(for more photos,see the "Pancake Race" Photo Gallery)
Like a bad batch of batter, cold winter weather, snow and ice covered streets, and the Cherokee Braves District Tournament basketball game out of town hampered the turn-out for the second annual Cherokee Great Pancake Day Race Tuesday.
Still, nearly 40 courageous, happy, sporting ladies competed in the race from City Hall to St. Paul's United Methodist Church to celebrate this ancient Shrove Tuesday tradition borne in Olney, England. All of the racerswere colorfully adorned in skirt, scarf and apron,and with smiles as beautiful as the spirit of this fun
Liza Fuller was the 2010 race winner, clocking an Arctic Course record 1:41.52 in the mandated 415-yard race, as event,
The race was timed by reliable Tim Greenwood and the slippery course was made much safer by the extra work of the City Street Department and Streets Superintendent Jim Agnitsch, who applied generous doses of sand over the course.
The sagacious runners used great caution while traversing the course, slowing and walking in the more treacherous inclines and descents while all reaching their Methodist Church finish-line destination.
Molly Johnson was voted "Pancake Princess" for the best dressed runner, and the team "Camo Flippers" comprised of Stoneking, Karin Cedar, and Karla Wilkie was judged Best Dressed Team.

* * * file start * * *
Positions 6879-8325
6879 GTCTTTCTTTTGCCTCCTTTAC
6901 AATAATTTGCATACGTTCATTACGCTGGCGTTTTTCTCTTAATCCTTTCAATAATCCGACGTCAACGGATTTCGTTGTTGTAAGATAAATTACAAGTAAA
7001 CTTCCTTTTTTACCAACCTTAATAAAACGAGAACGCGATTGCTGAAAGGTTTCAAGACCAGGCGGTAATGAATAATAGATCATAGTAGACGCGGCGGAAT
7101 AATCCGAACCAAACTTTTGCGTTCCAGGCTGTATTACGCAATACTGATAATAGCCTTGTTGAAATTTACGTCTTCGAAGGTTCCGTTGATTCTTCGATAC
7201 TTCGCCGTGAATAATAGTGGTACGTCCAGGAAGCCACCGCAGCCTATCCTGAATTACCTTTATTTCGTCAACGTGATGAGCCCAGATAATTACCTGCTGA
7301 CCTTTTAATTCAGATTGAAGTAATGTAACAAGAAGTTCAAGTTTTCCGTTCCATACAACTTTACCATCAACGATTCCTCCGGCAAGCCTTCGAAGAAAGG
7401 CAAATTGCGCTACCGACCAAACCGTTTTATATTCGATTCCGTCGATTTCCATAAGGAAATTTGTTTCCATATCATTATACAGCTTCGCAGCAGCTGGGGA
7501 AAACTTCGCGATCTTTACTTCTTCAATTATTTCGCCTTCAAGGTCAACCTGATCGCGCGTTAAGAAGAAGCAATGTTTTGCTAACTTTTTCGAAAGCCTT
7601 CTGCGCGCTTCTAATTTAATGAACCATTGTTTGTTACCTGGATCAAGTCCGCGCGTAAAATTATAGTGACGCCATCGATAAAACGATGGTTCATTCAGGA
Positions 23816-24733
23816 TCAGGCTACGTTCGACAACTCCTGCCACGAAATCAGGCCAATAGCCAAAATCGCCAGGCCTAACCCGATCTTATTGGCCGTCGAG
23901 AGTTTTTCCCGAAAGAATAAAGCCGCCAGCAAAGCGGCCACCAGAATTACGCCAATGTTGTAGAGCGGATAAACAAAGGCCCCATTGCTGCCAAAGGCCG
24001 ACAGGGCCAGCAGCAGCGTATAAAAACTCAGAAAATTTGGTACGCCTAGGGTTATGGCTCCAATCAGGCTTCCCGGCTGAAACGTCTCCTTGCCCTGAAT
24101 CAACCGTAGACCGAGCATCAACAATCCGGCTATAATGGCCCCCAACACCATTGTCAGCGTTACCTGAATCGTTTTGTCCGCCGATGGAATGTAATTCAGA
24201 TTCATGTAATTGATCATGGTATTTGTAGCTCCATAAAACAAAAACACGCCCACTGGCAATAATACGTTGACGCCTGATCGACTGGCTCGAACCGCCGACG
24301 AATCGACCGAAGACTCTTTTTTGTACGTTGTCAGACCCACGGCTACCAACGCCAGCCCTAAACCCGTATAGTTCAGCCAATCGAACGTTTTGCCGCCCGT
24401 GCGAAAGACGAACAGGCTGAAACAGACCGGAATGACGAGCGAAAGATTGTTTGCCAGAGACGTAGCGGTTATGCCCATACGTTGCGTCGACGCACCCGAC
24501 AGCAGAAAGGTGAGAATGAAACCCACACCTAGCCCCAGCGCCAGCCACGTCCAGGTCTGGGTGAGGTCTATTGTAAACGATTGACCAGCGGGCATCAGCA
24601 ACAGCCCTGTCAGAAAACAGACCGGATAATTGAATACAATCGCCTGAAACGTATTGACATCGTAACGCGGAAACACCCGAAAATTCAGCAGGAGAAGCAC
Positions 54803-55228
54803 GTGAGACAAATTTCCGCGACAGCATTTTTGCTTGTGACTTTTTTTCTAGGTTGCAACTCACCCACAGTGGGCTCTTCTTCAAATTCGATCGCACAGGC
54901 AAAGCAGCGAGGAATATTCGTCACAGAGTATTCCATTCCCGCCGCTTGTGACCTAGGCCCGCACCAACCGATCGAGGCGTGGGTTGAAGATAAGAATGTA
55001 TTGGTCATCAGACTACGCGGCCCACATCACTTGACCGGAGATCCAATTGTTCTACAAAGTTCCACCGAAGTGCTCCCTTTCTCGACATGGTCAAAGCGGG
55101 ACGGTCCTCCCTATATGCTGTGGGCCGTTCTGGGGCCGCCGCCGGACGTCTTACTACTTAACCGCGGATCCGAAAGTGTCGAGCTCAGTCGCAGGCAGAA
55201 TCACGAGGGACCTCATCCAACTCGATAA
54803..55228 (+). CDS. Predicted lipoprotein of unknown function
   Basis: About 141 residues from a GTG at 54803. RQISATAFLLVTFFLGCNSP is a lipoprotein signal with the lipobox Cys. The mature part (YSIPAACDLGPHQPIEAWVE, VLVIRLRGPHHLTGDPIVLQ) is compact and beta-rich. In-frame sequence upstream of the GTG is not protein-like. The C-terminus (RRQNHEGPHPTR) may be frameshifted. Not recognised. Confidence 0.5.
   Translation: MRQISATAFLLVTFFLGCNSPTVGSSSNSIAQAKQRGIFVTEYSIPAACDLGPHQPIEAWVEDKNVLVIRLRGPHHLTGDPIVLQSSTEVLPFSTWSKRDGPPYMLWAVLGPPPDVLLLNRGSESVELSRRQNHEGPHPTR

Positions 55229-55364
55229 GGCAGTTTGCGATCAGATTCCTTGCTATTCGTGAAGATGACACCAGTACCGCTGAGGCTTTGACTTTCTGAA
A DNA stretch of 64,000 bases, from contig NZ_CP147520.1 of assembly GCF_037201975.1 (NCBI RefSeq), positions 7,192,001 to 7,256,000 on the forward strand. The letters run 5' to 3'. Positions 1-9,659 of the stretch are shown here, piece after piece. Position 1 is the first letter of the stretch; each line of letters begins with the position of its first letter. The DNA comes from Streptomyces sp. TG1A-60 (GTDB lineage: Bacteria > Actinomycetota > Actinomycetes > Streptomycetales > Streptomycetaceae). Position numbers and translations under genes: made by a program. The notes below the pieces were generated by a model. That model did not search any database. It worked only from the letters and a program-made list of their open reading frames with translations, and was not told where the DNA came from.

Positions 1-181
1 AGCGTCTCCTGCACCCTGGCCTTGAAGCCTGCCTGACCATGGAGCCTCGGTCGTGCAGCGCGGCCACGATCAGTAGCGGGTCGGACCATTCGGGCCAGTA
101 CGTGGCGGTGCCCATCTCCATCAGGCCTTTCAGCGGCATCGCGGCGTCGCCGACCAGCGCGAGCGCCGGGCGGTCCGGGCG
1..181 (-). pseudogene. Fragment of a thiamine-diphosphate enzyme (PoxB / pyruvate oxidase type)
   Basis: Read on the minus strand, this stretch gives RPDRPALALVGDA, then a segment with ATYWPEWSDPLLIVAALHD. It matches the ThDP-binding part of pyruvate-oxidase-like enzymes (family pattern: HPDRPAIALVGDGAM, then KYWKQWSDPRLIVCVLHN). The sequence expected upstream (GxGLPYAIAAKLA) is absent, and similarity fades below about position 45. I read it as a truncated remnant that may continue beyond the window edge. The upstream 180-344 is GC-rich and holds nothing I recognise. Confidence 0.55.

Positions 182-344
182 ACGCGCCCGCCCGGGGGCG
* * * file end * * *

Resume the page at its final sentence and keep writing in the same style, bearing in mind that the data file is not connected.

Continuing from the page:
The Pancake Dinner served at St. Paul's raised $1,000 for the local food pantries, about half of what the first annual 2009 Race generated due to the weather, course conditions, and the Braves basketball game cutting into the number of entries and people attending the free-will offering dinner.
There were 168 diners served. Last year 300 were served and $2,500 was raised for the food pantries.
Hy-Vee Food Store and Tyson Retail Deli donated food for the event, conceived, organized and operated by St. Paul's United Methodist Church, most notably, Chief Pancake Day Guru J.C. Cook.
According to Cook, in England many years ago the tradition was established for housewives to use the food ingredients that they would otherwise stop using during Lent on "Shrove Tuesday" and to use those ingredients to make pancakes. The custom evolved into a Shrove Tuesday race which is still conducted in Olney, England to this day.
The race includes women who wear a dress, an apron, and a head scarf, all carrying a pan with a pancake. At the start of the race, all runners must flip their pancake, then run the 415-yard course, winding through town and ending at the church where they must again flip their pancake to finish.
The racers then enter the church, place their pans in front of the sanctuary, and a brief "Shriving Service" is conducted with recognition given to the runners at this time.
The Cherokee event has taken it all one wonderful step further with the Pancake Dinner benefiting the local food pantries.